CES NEWS: Dolby joins with SIM2 to demonstrate better TV quality

Just in case you thought Dolby was only about sound, the company is joining forces with SIM2 at next week's Consumer Electronics Show to demonstrate technologies designed to enhance the picture quality on flat-panel displays.

The San Francisco-based company has been working with the Italian manufacturer of projectors and flatscreens to develop high dynamic range (HDR) LCD displays, combining two new technologies from Dolby Laboratories – Dolby Contrast and Dolby Vision.

Dolby Contrast uses dynamic control of the backlight LEDs, or clusters of the LEDs, used to illuminate LCD screens. It first analyzes a standard 8-bit video frame to match the higher contrast levels that a local dimming backlight can attain, then each video image frame is analyzed and the backlight drive level for each LED is calculated. For each frame, an image is created with the LEDs, accounting for the influence of neighboring LEDs and a display's optical characteristics.

Among the advantages of this technology are better contrast, deeper blacks, improved colours and lower power consumption when compared with conventional fluorescent backlighting.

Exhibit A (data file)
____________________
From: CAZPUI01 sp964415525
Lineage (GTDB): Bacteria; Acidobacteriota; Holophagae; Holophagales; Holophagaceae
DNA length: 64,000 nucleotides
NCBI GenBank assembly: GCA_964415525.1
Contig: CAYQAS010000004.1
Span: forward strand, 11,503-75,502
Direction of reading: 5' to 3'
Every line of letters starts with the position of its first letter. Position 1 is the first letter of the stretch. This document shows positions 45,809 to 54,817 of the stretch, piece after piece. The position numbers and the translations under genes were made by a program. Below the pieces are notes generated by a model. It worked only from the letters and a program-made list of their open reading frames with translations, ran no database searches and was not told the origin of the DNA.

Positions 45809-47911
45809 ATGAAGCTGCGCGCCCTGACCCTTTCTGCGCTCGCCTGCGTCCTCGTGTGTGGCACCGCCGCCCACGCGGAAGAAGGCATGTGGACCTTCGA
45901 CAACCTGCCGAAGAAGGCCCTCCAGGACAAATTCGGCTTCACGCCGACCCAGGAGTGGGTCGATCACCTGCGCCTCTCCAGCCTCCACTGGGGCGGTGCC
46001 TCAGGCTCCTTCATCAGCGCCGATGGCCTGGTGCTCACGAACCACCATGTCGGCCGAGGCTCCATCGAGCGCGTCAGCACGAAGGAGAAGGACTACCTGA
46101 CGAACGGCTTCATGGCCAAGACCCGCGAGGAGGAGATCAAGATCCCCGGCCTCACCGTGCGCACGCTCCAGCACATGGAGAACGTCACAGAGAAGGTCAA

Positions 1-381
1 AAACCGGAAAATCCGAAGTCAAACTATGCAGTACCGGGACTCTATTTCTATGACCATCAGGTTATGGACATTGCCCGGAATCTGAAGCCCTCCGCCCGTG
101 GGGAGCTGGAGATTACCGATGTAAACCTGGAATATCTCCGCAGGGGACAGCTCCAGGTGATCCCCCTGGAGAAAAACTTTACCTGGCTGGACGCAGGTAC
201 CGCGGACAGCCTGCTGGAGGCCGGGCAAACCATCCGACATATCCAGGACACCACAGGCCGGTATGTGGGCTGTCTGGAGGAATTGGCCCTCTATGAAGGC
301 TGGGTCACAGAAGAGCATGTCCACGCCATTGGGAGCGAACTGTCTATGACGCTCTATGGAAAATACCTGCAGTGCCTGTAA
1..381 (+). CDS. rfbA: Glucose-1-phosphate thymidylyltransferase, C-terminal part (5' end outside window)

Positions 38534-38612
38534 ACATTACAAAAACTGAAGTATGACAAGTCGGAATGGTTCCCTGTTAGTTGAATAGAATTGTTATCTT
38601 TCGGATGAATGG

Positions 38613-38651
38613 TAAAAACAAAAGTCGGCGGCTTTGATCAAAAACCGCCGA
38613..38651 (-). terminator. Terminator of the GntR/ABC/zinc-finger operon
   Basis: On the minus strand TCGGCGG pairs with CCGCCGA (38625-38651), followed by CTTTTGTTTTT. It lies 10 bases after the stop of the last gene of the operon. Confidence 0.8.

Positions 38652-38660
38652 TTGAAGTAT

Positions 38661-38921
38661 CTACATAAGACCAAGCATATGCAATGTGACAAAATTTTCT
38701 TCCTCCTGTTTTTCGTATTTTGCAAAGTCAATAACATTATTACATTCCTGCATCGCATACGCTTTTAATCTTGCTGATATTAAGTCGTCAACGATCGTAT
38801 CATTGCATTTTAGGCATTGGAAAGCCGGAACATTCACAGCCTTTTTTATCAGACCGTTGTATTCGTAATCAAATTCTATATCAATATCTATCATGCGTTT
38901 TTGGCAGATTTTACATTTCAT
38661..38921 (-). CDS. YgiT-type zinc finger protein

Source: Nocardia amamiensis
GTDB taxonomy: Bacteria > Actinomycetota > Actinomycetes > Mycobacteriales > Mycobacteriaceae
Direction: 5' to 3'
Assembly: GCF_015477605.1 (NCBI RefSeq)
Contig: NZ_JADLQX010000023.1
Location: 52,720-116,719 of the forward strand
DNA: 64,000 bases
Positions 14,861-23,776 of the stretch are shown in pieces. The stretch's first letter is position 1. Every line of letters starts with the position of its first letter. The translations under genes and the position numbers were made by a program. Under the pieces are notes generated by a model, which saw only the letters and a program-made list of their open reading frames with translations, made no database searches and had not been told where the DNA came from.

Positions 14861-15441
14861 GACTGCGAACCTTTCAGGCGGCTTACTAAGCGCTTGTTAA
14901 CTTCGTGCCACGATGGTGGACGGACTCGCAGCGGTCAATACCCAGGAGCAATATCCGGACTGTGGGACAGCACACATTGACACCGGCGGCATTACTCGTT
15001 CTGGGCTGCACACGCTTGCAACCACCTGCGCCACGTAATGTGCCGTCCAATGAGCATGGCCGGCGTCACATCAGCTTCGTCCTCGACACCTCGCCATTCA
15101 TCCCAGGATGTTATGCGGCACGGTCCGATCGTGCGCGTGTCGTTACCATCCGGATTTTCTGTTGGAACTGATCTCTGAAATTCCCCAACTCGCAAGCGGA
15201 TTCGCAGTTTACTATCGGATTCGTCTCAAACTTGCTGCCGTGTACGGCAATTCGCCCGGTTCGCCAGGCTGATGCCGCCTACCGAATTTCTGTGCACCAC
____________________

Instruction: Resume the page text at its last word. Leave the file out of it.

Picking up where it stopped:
Dolby Contrast works together with Dolby Vision, another new technology involving the LED backlights. Here, individual LEDs are controlled in a precisely-spaced backlight array: Dolby explains that the system '“reads” each screen image and calculates the backlight drive level for each LED individually, based on the intended contrast of the image.

'It then creates the image with the LEDs, controlling each LED so that it not only maps to the image but to the neighboring LEDs, producing a smooth transition. In addition, Dolby Vision performs LCD compensation based on the LED backlight.'

The screens to be shown, which claim better brightness than any rival display, plus blacks which are ten times darker, are at the prototype stage, with SIM2 providing Dolby with manufacturing reference designs for further development.

Andrew has written about audio and video products for the past 20+ years, and been a consumer journalist for more than 30 years, starting his career on camera magazines. Andrew has contributed to titles including What Hi-Fi?, GramophoneJazzwise and Hi-Fi CriticHi-Fi News & Record Review and Hi-Fi Choice. I’ve also written for a number of non-specialist and overseas magazines.